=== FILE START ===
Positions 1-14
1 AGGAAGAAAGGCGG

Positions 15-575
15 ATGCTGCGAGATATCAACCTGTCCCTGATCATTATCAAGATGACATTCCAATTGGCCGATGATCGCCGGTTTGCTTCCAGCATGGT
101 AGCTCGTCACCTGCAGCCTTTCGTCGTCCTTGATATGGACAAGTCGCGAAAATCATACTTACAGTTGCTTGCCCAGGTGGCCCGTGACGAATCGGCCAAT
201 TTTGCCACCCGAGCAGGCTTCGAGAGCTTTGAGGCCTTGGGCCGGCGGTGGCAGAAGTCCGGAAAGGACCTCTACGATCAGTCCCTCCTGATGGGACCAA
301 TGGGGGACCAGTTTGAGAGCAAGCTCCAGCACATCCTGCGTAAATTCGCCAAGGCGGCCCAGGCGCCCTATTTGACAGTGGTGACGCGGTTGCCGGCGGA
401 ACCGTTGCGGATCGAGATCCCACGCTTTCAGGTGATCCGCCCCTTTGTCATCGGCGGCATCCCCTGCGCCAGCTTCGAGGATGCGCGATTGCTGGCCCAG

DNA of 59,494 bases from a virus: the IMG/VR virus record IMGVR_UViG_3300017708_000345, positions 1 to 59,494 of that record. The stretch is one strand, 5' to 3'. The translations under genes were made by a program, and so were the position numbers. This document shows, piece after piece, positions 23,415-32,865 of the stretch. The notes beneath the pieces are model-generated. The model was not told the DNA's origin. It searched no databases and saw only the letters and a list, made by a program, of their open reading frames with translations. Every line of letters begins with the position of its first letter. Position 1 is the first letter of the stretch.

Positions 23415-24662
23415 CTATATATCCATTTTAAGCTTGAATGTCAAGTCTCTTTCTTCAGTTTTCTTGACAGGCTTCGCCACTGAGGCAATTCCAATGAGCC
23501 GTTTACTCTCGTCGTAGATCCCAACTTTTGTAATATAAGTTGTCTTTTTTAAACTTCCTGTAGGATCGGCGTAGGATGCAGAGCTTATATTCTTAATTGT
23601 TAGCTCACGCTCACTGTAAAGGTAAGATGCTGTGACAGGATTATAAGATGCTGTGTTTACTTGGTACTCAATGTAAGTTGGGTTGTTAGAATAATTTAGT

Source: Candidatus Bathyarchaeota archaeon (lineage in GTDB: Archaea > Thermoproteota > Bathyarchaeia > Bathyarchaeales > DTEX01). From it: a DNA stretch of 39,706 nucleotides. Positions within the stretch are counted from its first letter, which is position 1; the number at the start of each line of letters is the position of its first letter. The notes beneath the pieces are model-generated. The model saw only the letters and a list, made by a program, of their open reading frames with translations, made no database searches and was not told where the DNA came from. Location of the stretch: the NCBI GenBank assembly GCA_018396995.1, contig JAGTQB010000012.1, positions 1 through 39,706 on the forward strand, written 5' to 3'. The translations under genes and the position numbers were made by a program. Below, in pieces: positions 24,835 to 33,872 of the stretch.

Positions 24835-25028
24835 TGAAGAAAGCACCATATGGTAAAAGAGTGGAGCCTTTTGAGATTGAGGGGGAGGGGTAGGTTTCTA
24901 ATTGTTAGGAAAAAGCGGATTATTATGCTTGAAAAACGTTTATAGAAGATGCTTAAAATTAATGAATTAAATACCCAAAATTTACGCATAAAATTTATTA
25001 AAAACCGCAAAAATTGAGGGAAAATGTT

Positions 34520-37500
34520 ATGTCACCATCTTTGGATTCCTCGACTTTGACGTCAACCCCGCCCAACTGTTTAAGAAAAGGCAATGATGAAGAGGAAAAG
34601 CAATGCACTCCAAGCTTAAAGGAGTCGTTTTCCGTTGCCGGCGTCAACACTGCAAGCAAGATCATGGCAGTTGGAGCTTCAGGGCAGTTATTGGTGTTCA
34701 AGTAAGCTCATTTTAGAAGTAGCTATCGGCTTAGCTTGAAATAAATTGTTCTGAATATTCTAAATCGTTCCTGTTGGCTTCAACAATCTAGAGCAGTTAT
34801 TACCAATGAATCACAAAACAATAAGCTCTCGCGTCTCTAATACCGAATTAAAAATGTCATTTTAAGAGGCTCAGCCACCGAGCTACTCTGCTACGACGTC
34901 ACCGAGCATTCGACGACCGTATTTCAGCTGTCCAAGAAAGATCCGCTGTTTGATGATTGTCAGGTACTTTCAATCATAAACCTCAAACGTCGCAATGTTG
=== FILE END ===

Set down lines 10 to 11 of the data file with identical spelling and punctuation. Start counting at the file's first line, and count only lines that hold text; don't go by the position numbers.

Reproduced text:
Positions 23415-24662
23415 CTATATATCCATTTTAAGCTTGAATGTCAAGTCTCTTTCTTCAGTTTTCTTGACAGGCTTCGCCACTGAGGCAATTCCAATGAGCC